(CNSNews.com) - A dozen female employees of the Minneapolis Public Library filed a federal lawsuit this week accusing the library of creating a hostile work environment because of its policy of allowing unrestricted access to Internet pornography.
The women claim the freely available smut in the library's personal computers is attracting hard-core male pornography users who act in a threatening and abusive manner toward the library's female staff.
The suit also alleges that some of the men publicly masturbated while viewing the pornography at the library terminals.
Bruce A. Taylor, president and chief counsel for the National Law Center for Children and Families, a group opposed to the availability of Internet pornography at libraries, called the lawsuit "a microcosm of the whole issue."
"This is a good example of how hard it is to protect not just kids, but even the general public, and how pervasive the porn problem is even in libraries," Taylor said.
"Even the best intended librarians can't control the problem, and even the ones that want to try are not being permitted by their own public trade union," Taylor said.
The lawsuit, filed in U.S. District Court in Minneapolis, charges that the library system's refusal to restrict Internet pornography from being downloaded has created an embedded group of users who "react angrily and at times violently if any effort was made to interfere (with) or halt their access to pornographic materials."
The lawsuit seeks $450,000 for each woman for enduring humiliation, emotional distress and anxiety of the working conditions.
The women say the library's insistence that its employees "should not interfere in any fashion with what the patrons were viewing on the terminals" attracted increasingly larger numbers of porn consumers.
Several of the women claim the library porn users stalked them. One of the women said a pornography user from the library followed her home on the bus, according to the Saint Paul Pioneer Press. The same man was later was arrested for allegedly abducting and raping another female at knifepoint who rode on the same bus line as the library worker.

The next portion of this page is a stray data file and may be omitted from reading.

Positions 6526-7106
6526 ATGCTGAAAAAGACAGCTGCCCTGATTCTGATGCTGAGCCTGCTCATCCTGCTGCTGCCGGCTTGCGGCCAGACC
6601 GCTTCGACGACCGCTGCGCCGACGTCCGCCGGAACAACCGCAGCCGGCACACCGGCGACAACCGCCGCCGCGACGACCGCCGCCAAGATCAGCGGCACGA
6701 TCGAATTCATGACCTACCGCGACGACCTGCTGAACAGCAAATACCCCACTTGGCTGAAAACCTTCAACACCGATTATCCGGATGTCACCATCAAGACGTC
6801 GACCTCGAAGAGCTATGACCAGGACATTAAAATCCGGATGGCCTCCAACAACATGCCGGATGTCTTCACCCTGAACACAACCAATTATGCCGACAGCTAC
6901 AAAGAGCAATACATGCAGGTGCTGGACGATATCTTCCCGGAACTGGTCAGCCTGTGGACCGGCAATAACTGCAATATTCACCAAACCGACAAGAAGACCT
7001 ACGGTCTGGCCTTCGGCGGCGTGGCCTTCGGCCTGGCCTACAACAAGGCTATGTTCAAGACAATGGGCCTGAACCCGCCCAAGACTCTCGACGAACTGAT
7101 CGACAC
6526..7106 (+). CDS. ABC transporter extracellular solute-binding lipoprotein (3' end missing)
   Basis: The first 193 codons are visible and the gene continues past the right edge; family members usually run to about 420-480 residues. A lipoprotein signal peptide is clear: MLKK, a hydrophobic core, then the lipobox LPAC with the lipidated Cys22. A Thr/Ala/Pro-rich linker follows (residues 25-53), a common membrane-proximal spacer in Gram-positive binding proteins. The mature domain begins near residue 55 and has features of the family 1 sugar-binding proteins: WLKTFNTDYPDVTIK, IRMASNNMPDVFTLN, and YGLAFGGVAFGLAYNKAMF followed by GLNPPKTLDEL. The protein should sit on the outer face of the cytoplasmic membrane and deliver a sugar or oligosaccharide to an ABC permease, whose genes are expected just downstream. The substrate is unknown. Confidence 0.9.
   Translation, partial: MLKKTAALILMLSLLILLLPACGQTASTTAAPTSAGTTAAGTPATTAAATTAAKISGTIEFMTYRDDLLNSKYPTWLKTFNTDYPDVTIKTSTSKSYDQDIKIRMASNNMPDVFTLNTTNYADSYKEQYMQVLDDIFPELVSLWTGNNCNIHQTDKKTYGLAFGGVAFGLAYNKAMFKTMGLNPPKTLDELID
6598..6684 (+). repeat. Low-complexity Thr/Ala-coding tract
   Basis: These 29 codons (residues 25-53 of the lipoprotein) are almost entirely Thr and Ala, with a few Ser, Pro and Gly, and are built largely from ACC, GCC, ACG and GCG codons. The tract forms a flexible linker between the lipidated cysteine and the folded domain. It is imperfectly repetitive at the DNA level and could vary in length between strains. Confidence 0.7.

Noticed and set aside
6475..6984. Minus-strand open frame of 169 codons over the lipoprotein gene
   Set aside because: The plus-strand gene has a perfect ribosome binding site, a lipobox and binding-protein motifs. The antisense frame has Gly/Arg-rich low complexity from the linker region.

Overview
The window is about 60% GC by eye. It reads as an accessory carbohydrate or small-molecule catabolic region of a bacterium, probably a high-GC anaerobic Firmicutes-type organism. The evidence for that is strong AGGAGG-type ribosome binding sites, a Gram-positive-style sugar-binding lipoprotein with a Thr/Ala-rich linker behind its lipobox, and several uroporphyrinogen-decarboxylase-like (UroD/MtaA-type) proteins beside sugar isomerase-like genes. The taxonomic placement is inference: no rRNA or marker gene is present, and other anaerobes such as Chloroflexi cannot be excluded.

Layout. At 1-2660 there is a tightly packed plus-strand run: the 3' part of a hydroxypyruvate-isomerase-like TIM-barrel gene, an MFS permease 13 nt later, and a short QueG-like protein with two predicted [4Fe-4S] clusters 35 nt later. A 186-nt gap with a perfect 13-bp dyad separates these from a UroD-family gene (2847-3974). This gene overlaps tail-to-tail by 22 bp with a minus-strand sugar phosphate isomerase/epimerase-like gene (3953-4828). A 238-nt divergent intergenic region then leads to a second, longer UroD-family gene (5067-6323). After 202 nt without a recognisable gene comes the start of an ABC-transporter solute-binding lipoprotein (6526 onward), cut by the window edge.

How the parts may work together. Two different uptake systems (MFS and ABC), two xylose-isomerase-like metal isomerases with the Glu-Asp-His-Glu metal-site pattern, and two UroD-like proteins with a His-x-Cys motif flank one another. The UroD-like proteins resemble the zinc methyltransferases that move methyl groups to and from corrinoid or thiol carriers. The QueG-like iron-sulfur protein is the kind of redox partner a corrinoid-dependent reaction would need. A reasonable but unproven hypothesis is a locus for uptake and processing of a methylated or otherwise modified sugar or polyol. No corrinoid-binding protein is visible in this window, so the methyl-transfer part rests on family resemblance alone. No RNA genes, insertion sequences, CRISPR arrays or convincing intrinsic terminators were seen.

The lawsuit follows a complaint filed in May 2000 with the U.S. Equal Employment Opportunity Commission. Although the complaint resulted in some changes in policy, the lawsuit claims the library has not enforced any of the new regulations.
'Children's Internet Protection Act'
Taylor believes this new lawsuit filed by the female employees of the Minneapolis Public Library will help advance Internet pornography restrictions by the federal government.
"This is probably one of the best examples in the country of why Congress had to pass the CIPA (Children's Internet Protection Act)," Taylor explained.
CIPA requires public libraries and schools accepting federal funding for discounted Internet access to install filtering software. Congress passed the law in 2001 to ease concerns that libraries were not adequately blocking websites inappropriate for children. But a three-judge federal appellate court in Philadelphia struck down the CIPA in May of 2002.
The U.S. Supreme Court heard arguments earlier this month on the constitutionality of CIPA. The American Library Association (ALA) argued that government-mandated filters violate the First Amendment, while lawyers for the federal government claimed that if libraries are going to accept federal funding, they have to follow the intent of the law as passed by Congress.
Taylor's National Law Center for Children and Families and the group Concerned Women for America were among several conservative groups that filed a friend of the court brief with the U.S. Supreme Court in January.
Taylor believes CIPA imposes "reasonable" requirements on libraries that receive federal funding and steers clear of some of the First Amendment problems.
Emily Sheketoff, the executive director of the Washington office of the ALA, said she was aware of the Minneapolis lawsuit but maintained that pornography is not a serious problem in libraries.
[Internet pornography] is really not a big issue for our [library] membership," Sheketoff said.
According to Sheketoff, librarians, when surveyed, complained more often about the limited availability of computers at libraries and about the technology itself.
Libraries get more "complaints about the amount of response time people have to wait" for websites on dial-up modems than issues like pornography, according to Sheketoff.
In ALA survey's, "Less than 7.5 percent (of librarians) said content was an issue in their library," she added.
The ALA opposes CIPA because "every expert agrees that depending on technology will not protect people. Education is the way to protect your family," Sheketoff said.
The ALA initially filed suit against CIPA and won the case before the federal appellate court in Philadelphia.
Taylor believes the Minneapolis lawsuit will bring a whole new dimension to the Internet porn debate.
"This lawsuit starts out with a group of plaintiffs who are in the battlefield. They are in libraries, they are actually seeing first-hand - there is no hypothetical here. This isn't like the conservative versus liberal or the pro-censorship vs. anti-censorship," Taylor said.
See Related Articles:
High Court Reviews Internet Filtering Law for Public Libraries
Conservative Groups Back Government in Internet Filter Case
E-mail a news tip to Marc Morano.
Send a Letter to the Editor about this article.